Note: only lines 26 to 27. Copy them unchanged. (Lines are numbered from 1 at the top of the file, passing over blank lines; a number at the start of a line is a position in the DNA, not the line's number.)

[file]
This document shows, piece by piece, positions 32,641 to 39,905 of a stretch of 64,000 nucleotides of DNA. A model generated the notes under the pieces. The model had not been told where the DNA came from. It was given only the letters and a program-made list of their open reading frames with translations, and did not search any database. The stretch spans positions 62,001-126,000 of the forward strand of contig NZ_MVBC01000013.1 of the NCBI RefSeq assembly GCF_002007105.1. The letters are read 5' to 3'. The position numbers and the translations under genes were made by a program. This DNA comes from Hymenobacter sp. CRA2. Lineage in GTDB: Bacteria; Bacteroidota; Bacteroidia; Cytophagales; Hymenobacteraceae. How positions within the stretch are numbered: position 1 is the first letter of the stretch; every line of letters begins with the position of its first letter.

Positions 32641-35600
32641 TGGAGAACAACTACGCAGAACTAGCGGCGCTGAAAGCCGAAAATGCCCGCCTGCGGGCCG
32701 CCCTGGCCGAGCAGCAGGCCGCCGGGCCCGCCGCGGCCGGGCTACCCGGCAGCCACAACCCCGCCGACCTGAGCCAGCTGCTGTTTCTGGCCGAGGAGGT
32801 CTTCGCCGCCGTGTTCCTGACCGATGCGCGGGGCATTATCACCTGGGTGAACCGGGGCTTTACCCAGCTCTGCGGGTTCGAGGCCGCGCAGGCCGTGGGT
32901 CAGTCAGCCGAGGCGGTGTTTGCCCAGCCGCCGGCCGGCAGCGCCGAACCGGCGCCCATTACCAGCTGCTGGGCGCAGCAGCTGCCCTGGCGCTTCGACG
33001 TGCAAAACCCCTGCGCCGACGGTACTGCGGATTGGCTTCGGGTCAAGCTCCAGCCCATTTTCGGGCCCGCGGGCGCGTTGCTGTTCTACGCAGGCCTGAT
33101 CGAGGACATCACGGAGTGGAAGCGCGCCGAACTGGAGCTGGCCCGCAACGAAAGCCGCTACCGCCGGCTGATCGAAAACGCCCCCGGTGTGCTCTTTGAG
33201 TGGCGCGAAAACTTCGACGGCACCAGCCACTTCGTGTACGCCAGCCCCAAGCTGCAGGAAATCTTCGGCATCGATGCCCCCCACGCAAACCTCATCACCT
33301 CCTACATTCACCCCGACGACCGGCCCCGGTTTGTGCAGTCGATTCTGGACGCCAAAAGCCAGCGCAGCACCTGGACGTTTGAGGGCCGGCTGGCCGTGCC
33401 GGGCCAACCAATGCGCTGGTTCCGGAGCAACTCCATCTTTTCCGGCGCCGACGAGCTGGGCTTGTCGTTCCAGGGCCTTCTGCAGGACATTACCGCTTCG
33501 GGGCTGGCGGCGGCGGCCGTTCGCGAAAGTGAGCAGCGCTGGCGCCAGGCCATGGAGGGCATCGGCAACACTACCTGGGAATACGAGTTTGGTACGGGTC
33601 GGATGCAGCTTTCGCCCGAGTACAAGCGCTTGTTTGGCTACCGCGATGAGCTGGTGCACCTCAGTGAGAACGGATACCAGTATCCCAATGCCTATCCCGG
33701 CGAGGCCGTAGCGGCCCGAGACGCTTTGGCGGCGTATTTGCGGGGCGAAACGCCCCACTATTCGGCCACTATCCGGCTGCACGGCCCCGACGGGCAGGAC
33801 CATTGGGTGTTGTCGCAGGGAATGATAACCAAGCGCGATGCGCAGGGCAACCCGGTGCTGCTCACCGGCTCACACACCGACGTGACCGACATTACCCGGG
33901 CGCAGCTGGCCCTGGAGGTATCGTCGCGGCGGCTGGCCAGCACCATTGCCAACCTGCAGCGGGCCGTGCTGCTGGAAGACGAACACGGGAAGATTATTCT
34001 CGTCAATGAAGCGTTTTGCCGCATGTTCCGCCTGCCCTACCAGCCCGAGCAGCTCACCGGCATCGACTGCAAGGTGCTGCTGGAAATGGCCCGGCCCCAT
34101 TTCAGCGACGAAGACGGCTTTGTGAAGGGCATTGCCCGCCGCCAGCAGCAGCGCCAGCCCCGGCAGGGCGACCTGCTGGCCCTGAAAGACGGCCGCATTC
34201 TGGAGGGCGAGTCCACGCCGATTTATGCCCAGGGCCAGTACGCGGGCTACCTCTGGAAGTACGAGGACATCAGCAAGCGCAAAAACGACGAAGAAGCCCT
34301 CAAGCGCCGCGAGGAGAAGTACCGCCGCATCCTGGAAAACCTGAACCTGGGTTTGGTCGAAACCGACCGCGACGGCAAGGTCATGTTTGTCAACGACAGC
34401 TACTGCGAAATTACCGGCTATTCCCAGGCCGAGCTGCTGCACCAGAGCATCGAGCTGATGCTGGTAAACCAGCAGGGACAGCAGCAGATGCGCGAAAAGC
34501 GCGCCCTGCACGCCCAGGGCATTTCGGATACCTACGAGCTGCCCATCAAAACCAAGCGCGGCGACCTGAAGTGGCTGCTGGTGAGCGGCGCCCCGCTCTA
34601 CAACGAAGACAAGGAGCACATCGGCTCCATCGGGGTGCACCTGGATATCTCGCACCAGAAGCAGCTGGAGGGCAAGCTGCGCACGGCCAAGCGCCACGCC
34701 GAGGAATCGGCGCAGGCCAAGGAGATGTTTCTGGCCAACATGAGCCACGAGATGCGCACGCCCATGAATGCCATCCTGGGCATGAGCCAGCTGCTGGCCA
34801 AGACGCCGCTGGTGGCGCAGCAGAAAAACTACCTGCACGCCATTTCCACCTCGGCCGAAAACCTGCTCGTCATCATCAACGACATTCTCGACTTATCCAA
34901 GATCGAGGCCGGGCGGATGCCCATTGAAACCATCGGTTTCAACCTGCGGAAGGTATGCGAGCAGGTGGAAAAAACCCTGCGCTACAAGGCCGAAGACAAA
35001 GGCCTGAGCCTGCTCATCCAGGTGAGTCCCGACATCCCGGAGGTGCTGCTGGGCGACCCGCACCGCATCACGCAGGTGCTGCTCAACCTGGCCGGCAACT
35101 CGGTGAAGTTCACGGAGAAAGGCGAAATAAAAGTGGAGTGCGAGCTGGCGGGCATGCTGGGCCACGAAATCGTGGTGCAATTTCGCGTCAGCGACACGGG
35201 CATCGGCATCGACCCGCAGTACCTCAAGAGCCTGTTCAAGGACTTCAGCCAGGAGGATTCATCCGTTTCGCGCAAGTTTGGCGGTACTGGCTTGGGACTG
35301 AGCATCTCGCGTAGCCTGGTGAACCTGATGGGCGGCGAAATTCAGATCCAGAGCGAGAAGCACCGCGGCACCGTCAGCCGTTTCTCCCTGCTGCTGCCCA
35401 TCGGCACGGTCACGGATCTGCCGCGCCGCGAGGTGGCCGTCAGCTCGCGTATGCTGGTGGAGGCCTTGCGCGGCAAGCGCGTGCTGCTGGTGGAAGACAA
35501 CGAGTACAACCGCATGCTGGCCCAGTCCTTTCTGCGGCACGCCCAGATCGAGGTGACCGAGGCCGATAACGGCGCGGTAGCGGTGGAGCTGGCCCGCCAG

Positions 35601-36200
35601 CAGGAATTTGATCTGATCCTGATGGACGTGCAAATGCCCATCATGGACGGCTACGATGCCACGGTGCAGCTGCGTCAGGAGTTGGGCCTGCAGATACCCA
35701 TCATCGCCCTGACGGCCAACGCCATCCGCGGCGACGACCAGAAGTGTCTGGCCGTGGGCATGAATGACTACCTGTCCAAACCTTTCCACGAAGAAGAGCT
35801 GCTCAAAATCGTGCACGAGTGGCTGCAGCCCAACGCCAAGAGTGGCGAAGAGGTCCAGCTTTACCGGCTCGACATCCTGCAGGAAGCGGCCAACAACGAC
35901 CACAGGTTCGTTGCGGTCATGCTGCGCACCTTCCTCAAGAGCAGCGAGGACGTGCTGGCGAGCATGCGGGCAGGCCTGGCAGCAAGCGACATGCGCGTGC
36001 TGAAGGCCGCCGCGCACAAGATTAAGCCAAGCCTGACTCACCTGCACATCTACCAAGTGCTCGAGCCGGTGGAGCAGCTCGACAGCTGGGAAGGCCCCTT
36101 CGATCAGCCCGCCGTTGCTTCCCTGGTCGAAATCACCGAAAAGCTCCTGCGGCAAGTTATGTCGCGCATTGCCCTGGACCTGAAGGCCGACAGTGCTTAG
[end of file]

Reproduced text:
34901 GATCGAGGCCGGGCGGATGCCCATTGAAACCATCGGTTTCAACCTGCGGAAGGTATGCGAGCAGGTGGAAAAAACCCTGCGCTACAAGGCCGAAGACAAA
35001 GGCCTGAGCCTGCTCATCCAGGTGAGTCCCGACATCCCGGAGGTGCTGCTGGGCGACCCGCACCGCATCACGCAGGTGCTGCTCAACCTGGCCGGCAACT